Hawaii locals increasingly frustrated by out-of-state visitors as COVID-19 cases rise
Couple walking on Hawaii beach (Shutterstock)

Tourists are still flocking to Hawaii to ride out the coronavirus pandemic, and locals are increasingly frustrated.


Hundreds of travelers lured by $100 airfares are still flying halfway across the Pacific Ocean to the islands, whose governor closed beaches Saturday as the state confirmed its 580th COVID-19 case and 10th death, reported The Guardian.

“Locals are following the orders, staying home, but there are people who are clearly tourists, here by the dozens,” said Oahu resident Tryo Kane. “They’re still out here, still in groups of seven or more, still coming, and that’s a problem.”

More than 800 non-residents flew to Hawaii last week, and 35 non-residents so far have tested positive for COVID-19 in the state.

Out-of-state visitors must self-quarantine for two weeks after arriving, but state legislators and other locals assume the order isn't being followed.

The 34-year-old Kane, a Waimanalo neighborhood board member and community representative, said he's seen travelers at gas stations or grocery stores in tourist destinations like Kailua or Kaneohe, which each have high rates of coronavirus cases.

“People will always see this place as their playground," he said, "and in this moment, as a Native Hawaiian, this is very reflective of many historical circumstances, where people from outside of the islands have come in and caused real harm to the native population. It’s not always with direct intent to do so, but the impacts, especially on Hawaiian people, are very real."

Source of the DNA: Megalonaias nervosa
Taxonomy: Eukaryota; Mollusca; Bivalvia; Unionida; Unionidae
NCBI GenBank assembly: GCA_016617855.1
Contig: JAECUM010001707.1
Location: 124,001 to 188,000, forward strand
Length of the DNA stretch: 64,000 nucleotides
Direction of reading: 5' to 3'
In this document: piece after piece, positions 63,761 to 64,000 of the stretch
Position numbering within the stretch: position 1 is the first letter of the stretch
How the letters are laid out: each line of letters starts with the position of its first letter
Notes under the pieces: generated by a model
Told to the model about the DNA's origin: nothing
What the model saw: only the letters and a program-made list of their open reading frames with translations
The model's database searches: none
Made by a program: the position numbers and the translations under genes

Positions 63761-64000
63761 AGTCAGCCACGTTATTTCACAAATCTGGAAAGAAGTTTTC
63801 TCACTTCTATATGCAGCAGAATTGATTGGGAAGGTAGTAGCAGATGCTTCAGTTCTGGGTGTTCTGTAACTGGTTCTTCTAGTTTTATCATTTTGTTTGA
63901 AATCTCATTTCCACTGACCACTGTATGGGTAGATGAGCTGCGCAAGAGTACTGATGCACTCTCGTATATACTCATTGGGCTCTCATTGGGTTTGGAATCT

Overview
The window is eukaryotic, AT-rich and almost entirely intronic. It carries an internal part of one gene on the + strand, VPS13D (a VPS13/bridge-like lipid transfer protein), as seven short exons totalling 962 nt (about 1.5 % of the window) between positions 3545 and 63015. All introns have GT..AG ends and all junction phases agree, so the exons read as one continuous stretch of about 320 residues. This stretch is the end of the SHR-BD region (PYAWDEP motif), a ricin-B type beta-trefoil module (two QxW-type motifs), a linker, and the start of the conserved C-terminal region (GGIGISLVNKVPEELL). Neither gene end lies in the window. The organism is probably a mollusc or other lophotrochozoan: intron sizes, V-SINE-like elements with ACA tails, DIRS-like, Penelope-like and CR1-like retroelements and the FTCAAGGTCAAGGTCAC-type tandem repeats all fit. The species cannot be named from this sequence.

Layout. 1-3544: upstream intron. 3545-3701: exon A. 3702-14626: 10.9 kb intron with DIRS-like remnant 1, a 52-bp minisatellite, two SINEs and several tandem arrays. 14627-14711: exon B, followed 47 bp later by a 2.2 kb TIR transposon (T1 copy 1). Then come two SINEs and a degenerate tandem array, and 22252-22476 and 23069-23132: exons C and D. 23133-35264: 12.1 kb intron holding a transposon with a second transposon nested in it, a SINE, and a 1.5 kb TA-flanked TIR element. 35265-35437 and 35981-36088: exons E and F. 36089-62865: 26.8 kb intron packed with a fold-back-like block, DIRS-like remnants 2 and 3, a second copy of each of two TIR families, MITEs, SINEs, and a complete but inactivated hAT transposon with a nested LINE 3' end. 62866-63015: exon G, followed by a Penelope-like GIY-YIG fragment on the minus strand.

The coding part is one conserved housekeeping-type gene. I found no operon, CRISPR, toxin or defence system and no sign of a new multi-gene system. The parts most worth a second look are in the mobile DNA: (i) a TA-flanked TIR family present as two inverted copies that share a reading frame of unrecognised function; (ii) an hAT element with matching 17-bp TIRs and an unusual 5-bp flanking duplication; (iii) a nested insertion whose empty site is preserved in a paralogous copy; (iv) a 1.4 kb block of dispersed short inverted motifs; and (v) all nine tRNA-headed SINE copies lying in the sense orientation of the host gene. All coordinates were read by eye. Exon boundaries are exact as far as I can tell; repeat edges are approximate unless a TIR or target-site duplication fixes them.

“If you take our history," he added, "it tells us that we are not very well protected.”

Locals have called police on rental cars parked on beaches crowded with groups, and an Illinois family was attacked in March and had the tires slashed on their rental car.

Water activities are still allowed, but Waikiki Beach and others have been closed to visitors.

“People from Hawaii have always had this underlying tension with people coming in,” Mollie Bruhl, of Kalihi. “People here see themselves as a collective considering the whole rather than ‘I.' Now we feel like we’re trying to protect ourselves.”

The mayors of Honolulu, Kauai and Maui County have asked the White House to stop all non-essential travel to Hawaii, but Gov. David Ige said airlines could not discriminate between essential and non-essential passengers.

“I don’t believe it’s a situation where the majority of those who are ordered to quarantine are not obeying,” Ige said. “But we are continuing to look at improving the system as we go.”